Tuesday, December 26, 2006


I am in Liverpool (visiting my parents and siblings) and have deliberately not brought my laptop home with me. Therefore, I am cut off both from my work email and from my feed reader. I thought it would be more painful than it is. Logging onto the computer without having a list of articles pre-downloaded for reading is a strange experience, though.

We bought my father a laptop for his birthday (which is tomorrow) and I have set up a wireless network for them so he can print and surf the web from downstairs.

So far, I have also avoided getting into any heated political arguments. I thought I was going to explode today when I read one of the most hypocritical passages ever seen in an article (in The Independent - where else). I managed to contain myself, however, and took my mother's advice. I've sent them a letter. That'll sort them out...


Anonymous said...

Assuming you didn't assign copyright by sending the letter (maybe you did?) perhaps you could post details of your letter here. Or maybe it's on a subject you don't want to get into on the blog...?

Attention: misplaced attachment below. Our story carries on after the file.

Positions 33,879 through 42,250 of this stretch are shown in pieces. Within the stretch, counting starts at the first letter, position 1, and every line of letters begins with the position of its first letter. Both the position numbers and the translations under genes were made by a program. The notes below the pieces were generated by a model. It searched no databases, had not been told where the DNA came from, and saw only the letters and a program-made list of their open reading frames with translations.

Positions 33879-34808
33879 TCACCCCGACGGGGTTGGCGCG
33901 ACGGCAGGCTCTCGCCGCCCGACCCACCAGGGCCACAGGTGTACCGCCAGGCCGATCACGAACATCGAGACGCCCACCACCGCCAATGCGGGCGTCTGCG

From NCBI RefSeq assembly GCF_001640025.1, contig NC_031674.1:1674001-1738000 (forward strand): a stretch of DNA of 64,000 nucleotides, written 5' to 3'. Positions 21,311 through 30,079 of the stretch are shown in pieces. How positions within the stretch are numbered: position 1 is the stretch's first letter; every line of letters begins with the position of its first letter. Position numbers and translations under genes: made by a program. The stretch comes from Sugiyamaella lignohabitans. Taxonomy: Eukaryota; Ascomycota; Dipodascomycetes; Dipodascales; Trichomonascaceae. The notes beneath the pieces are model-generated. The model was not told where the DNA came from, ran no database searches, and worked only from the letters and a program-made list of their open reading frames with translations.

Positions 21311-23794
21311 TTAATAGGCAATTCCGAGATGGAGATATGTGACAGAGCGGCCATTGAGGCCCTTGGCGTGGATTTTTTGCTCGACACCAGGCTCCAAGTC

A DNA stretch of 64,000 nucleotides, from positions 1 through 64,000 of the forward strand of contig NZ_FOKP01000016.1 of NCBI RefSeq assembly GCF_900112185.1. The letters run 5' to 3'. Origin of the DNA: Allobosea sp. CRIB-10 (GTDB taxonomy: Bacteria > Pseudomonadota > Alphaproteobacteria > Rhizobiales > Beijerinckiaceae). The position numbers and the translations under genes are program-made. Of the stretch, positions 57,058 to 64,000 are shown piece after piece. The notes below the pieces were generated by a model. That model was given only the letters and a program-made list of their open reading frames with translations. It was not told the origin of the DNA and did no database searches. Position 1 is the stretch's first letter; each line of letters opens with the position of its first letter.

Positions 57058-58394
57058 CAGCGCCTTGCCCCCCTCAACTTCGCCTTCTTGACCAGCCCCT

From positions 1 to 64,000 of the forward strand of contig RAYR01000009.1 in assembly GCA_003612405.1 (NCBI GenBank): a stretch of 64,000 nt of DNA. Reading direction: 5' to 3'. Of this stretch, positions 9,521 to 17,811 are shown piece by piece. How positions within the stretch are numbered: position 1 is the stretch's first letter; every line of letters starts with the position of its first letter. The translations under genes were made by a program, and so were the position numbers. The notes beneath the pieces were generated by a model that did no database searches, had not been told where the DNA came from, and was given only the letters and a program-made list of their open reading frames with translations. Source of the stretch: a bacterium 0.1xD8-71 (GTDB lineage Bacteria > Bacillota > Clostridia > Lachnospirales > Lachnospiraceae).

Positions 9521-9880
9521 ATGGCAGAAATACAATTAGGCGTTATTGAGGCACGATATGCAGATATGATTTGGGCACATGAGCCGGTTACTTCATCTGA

Richard Brown said...


Johann Hari ("Six good reasons for feeling cheerful", Tuesday 26 December) correctly delights in the breathtaking number of poor Chinese and Indians being lifted from poverty. Has he ever paused, between his tiresome attacks on globalisation, free trade and capitalism, to inquire as to how poverty alleviation on such scale has been achieved?


Richard G Brown
London, E1W

To his credit, he replied to me and his position is more nuanced than I suggested. However, he is an incurable statist :-(

(Who are you, btw?)

Anonymous said...

Good letter, if a little short. The productive part of the economy (a.k.a. private business) generates wealth, including but not limited to the salaries of its employees. This is the wealth that can then be taxed to pay for public spending. It beats me why some intelligent people seem to forget - possibly deliberately - that you can't go on increasing taxes relentlessly. The productive economy needs room to breathe. Who am I? - anonymous. With a small a. :-)